When It Comes To Vegemite, Just Say 'No'


For about a decade, this scribe has been inking stories about local athletes -- usually teenagers -- traveling to Australia to participate in a variety of sports and cultural events.

When the teens return, I usually make a point of interviewing them again to do a follow-up story on their experiences Down Under.

Through the years, the common denominator in all the discussions has been Vegemite.

I've been told by the international travelers that the concentrated yeast extract, often manufactured by Kraft, is highly popular in Australia. Apparently it is used much like butter, margarine and other spreads are used in the United States.

What I've found intriguing is that every traveler I've interviewed has expressed an extreme dislike for Vegemite. Among the adjectives used to describe the spread are "nasty," "foul," "distasteful," "horrid" and "nauseating."

If memory serves, it was former PHS football players Daniel Dunn, Jon Gunzel and Brent Calkins who found Vegemite most loathsome. Even former PHS coach Dan Dunn described the spread as his least favorite thing about an incredible journey.

Through all those interviews, I've often thought that maybe those evaluations of Vegemite were offbase. How could a country of wonderful people enjoy the spread if it's that distasteful?

Wanting to taste Vegemite first hand, I rummaged through my desk at the Roundup to find several packets that had been given to me by visitors to Australia.

After careful examination of the spread, I must admit it is not exactly eye-appealing. The spread is dark brown and has about the same texture as the motor oil treatment I put in the engine of my 1948 Dodge pick up during my high school years.

Undaunted by the appearance, I tore open the tightly sealed package and spread a healthy dose of Vegemite on a fresh saltine.

Disregarding what so many others had warmed me about Vegemite, I bit, chewed and swallowed the cracker. After one bite, my evaluation of Vegemite can be best termed rank, peccant and arrant at best.

Now, that's just my opinion and I still maintain that if an entire country enjoys the stuff, there must be something tasty about it.

But, my best advice to all those traveling to Australia this summer -- including Bryce River, coach Teddy Pettet, the baseball players and Amy Wilcox --s, when the Vegemite begins to make the rounds of the Australian dinner table, your best response is "I'll pass."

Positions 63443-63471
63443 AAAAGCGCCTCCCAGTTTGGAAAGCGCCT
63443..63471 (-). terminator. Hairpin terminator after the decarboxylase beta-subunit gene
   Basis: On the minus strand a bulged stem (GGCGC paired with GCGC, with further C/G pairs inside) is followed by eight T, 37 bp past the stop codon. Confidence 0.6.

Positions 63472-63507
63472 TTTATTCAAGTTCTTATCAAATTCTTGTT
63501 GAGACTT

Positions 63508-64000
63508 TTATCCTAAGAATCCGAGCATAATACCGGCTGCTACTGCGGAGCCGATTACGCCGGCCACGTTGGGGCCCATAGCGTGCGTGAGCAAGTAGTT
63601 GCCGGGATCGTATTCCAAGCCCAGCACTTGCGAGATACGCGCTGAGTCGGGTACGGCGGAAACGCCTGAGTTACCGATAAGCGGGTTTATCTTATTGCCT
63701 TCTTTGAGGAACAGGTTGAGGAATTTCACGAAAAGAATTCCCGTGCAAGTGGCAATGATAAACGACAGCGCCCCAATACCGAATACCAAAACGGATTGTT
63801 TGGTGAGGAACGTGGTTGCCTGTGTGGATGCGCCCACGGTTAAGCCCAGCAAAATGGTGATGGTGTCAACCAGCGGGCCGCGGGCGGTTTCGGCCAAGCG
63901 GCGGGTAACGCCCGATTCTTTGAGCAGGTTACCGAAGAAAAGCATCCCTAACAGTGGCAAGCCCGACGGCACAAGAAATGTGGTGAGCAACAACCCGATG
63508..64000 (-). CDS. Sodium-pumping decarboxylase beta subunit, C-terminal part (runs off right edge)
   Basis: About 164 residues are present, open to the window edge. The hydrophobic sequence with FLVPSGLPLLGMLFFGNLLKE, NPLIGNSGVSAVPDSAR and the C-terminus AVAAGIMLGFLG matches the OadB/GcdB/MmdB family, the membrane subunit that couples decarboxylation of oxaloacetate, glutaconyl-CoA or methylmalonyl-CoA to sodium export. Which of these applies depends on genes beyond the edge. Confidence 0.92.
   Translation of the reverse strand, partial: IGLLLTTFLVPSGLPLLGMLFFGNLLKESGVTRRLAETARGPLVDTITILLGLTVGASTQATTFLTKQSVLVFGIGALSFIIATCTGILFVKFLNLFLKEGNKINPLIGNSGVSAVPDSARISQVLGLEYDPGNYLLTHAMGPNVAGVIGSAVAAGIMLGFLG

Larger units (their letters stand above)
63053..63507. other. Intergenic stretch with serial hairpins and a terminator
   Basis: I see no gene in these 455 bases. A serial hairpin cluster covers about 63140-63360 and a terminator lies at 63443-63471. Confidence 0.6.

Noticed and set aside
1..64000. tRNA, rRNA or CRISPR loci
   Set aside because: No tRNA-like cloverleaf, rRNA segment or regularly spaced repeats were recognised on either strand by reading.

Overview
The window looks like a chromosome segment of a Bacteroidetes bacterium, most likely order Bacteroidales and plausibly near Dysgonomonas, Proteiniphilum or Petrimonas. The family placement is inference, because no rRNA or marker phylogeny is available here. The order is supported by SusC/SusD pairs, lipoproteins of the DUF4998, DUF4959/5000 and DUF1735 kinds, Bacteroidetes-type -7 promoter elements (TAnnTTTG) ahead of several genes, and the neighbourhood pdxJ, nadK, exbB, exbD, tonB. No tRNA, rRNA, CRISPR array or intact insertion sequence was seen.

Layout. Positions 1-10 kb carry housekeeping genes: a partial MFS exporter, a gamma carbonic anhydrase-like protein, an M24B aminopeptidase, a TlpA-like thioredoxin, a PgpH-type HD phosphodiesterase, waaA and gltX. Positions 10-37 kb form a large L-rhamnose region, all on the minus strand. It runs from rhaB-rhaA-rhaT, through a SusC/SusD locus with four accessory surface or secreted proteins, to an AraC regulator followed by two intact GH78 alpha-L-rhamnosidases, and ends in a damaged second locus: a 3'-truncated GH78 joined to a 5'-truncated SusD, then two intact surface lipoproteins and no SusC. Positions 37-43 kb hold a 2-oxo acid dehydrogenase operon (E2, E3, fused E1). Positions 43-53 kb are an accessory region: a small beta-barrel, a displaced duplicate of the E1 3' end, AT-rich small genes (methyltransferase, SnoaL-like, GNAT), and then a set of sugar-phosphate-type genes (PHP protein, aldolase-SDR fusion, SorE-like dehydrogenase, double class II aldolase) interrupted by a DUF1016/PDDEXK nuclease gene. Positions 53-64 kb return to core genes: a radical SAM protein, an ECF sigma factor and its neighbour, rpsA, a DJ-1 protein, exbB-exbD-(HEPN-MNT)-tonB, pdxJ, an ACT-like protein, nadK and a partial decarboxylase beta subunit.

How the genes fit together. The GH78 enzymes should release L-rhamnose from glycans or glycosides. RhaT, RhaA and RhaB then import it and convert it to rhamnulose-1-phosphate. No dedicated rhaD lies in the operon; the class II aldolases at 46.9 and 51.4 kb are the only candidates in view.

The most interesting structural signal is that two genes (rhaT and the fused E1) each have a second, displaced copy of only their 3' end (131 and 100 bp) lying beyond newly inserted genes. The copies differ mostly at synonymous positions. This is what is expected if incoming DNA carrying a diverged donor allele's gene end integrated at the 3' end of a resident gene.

Play ball!

Payson's Little Leaguers take to the diamond this Saturday when the 2003 season opens at the Rumsey I ballfield.

Opening day celebrations begin at 8 a.m. That's when the first of three games will be played throughout the day with players representing teams from the majors to the minor divisions.

Also throughout the day, there will be a barbecue and silent auction. Spectators also can try their luck with a water balloon launch, and a jump pit. And, a radar gun also will be available to check your fastball.

All proceeds benefit the Payson Little League.

The entire community is invited to help kick off the 2003 season.

Goin' fishin'

Only the first 100 who register will participate in the 20th Annual Payson Community Christian School Trout Tournament to be held from 5 a.m. to 4 p.m. May 3 at Woods Canyon Lake.

The registration fee is $20 if paid before May 7. On the day of the tournament, the fee increases to $25.

Registration for the tournament opens at 5 a.m. and closes at 7 a.m.

All preregistered fisherman must check in prior to participation.

The weigh-in, at the dock house, begins at 3 p.m. and closes at 4 p.m. Catch and release is permissible.

An awards ceremony will be at 4:30 p.m. at the Woods Canyon store. Trophies for first, second and third place will be awarded. The trophies will be awarded for the largest fish and total weight of all fish caught.

There is a six-fish limit per angler.

Entry forms are available at the Payson Community Christian School located at 1102 W. Lake Drive. For more information call 474-8050.

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